Amazon’s first attempt at a set of true wireless earbuds gets a lot right, with Bose active noise reduction technology and hands-free Alexa.
At £119.99, the Echo Buds undercut rivals, some of which cost more than twice as much. Their design is generic: large, kidney-shaped with a glossy touch panel on the outside and a standard silicone eartip on the inside.
The eartip supports the earbud with the majority of the rest of the body sitting outside the ear. But the earbuds are large and heavy at 7.6g each, meaning they sit proud of your ear. They started to hurt after 30 minutes.
Three sizes of silicone eartips are supplied along with three sizes of wings for securing the earbuds in place if needed, which I didn’t.
The touch panel on each supports two gestures on each earbud: double-tap or tap and hold. Each earbud can do different things, choosing from pause/play, track skip, activation of Alexa or Siri/Google Assistant, muting the microphones, activating active noise reduction or transparency modes, with or without pausing the music, which is great to have.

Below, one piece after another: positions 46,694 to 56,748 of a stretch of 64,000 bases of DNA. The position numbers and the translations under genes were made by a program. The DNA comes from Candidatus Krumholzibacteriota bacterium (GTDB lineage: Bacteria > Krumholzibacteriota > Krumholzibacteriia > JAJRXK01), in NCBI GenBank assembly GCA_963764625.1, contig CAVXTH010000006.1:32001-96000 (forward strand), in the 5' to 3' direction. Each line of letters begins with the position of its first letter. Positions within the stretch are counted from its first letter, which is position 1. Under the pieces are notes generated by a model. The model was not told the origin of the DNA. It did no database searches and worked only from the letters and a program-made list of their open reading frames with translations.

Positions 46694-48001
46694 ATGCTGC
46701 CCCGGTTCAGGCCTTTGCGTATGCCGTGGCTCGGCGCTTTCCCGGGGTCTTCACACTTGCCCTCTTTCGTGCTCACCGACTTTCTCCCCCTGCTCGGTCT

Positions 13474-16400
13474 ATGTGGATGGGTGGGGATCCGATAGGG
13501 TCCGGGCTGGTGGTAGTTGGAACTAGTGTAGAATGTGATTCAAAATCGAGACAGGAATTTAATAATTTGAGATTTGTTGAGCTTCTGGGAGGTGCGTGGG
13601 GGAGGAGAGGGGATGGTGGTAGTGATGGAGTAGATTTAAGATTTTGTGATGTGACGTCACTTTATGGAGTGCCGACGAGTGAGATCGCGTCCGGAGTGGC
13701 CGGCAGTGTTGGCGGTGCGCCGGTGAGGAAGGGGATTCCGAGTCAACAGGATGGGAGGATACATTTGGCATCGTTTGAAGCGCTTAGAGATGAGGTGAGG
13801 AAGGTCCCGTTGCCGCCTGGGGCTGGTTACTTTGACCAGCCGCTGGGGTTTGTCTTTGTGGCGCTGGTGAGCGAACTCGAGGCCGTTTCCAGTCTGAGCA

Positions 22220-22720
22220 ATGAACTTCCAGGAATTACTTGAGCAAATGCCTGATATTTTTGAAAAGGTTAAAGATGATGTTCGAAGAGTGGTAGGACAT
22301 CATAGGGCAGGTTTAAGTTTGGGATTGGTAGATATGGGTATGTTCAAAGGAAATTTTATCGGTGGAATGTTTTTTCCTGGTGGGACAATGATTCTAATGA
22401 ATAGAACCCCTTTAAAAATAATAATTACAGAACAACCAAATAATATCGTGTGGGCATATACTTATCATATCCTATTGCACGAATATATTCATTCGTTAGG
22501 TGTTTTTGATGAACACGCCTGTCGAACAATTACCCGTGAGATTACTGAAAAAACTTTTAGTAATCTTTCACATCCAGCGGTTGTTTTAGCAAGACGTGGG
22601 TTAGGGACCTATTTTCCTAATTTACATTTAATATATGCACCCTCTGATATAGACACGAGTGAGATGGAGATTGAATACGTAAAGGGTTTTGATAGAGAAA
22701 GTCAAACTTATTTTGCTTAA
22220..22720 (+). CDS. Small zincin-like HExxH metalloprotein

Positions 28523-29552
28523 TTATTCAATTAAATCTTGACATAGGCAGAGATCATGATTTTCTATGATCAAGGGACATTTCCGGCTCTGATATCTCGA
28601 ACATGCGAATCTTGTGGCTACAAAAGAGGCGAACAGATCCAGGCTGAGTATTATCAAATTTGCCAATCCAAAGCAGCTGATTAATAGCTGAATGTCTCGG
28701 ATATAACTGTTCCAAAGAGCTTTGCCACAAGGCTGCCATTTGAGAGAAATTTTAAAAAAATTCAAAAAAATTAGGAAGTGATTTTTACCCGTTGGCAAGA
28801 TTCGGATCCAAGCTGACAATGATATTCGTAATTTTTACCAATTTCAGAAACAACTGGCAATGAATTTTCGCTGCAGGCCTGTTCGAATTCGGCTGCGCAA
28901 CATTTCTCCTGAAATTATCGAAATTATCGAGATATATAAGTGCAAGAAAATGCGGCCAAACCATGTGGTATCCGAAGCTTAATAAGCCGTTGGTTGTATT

Taking one earbud out pauses the music too, which resumes when you put it back in. The only control that’s missing is volume, which you will have to adjust on your phone.
Activating the controls can be a mixed bag: sometimes they work as intended; at other points both gestures can take a few goes to register. You end up tapping harder and harder, which makes loud banging sounds in your ear. It’s also difficult to insert the earbuds without activating some sort of control.
Water resistance: IPX4 (splash only)
Connectivity: Bluetooth 5.0, SBC, AAC
Battery life: 5 hours listening, up to 20 hours with case
Earbud weight: 7.6g
Earbud dimensions: 22 x 23 x 24 mm
Charging case dimensions: 57 x 77 x 29mm
Charging case weight: 70g
Case charging: microUSB
Sound and Active Noise Reduction
The Echo Buds sound good for the money. They produce a decent amount of low end sound that doesn’t butcher the rest of the tones. Mids and highs come through clearly, separation of instruments is good and they have a fairly wide soundscape. Overall, they are an easy listen with a pleasing sound at low to medium volumes, but they do not produce the sort of sparkling audio that lets you hear new notes in your favourite pieces.
The Echo Buds have Bose active noise reduction (ANR) technology, which the firm says differs from its active noise cancelling (ANC) system by the level of noise it can deal with.